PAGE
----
A free online resource is helping improve conversations about the subject of dying and reducing social stigma.
Developed by a team of palliative care experts at Flinders University, Dying2Learn was developed as part of the Australian Department of Health CareSearch program, and will run as an online course.
Enrollments are now open for the 2018 session of the five-week program, which will be hosted from May 28 to July 9.
A new article in BMC Palliative Care (Springer Nature) analysed responses from the program’s first intake in 2016, and showed participants who completed the course felt more comfortable having conversations about death and dying.
CareSearch director, Professor Jennifer Tieman, said it was a useful resource for those involved in palliative care.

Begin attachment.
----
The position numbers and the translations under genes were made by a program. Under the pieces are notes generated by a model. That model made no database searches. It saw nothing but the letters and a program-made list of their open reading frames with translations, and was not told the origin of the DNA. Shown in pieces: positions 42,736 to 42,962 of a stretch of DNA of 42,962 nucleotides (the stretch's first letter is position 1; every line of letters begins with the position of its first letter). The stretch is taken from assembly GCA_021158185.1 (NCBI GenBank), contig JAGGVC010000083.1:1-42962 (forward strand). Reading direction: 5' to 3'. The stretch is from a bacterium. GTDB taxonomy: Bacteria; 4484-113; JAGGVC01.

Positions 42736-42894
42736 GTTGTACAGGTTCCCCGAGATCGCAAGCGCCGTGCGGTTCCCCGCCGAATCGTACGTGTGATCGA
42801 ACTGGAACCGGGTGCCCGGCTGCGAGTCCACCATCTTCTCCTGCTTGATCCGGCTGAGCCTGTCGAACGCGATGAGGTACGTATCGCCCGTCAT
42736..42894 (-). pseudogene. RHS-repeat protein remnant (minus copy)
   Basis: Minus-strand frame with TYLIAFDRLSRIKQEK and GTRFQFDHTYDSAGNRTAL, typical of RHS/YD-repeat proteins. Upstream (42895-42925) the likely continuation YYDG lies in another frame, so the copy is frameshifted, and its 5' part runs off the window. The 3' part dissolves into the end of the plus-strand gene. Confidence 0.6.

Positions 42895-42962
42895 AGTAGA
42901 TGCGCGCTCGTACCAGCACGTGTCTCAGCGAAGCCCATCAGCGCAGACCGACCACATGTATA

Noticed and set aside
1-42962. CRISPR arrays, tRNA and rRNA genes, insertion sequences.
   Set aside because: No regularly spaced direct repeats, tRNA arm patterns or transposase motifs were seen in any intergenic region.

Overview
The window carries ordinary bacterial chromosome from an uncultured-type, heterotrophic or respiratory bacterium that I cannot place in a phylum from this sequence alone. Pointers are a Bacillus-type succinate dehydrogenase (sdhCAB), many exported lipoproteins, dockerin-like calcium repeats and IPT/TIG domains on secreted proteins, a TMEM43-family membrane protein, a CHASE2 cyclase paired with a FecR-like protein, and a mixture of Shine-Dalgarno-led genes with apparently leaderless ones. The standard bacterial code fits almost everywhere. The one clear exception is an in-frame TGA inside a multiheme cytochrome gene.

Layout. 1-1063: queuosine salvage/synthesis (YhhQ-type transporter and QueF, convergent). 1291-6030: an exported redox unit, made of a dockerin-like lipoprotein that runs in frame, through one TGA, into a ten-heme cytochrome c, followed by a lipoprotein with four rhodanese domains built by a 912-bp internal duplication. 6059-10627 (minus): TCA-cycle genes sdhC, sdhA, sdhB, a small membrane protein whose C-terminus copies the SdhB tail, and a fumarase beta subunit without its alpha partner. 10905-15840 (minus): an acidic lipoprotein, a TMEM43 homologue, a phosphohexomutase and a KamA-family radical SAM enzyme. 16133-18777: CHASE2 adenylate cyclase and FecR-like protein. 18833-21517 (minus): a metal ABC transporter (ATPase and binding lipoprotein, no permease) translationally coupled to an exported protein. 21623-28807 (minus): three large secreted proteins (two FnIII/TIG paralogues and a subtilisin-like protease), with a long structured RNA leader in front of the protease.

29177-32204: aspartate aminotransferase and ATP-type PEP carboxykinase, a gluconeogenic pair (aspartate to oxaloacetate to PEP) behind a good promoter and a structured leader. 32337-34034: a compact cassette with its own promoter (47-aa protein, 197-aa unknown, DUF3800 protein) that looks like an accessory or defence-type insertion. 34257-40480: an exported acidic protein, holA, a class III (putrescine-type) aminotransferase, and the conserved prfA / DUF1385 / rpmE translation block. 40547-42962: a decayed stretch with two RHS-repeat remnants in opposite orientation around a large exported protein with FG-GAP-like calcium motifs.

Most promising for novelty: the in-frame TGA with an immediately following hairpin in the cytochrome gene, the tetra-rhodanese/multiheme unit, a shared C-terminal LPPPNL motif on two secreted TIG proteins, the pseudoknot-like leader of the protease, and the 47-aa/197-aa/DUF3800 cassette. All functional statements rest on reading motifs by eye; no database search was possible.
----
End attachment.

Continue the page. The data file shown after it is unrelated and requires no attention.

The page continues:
“Dying2Learn is an innovation in online ways of learning that shares key information on various issues about palliative care, death and dying,” she said.
“It offers a fantastic series of conversations; for example, people reflected on why we use euphemisms, how we create images of death and dying in art, literature and film, whether death is being medicalised, and how social media and technology is changing our view.
“Our evaluation of course responses were mostly favourable, with activity engagement indicating that people were interested and connected with the content.”
More than 1775 people have already registered for this year’s program.
Figures show that most enrollments in 2016 and 2017 came from around Australia, but some were also recorded from the UK, US, Canada and New Zealand.
Tieman said Australia’s ageing population and the corresponding increase in chronic diseases meant having conversations about dying was more important than ever.
“Being able to talk about death is important in normalising death as a part of life and being equipped to prepare for the end,” she said.
“This is why CareSearch is working on expanding this program and offering other information and support to health networks to make it better for all involved.”
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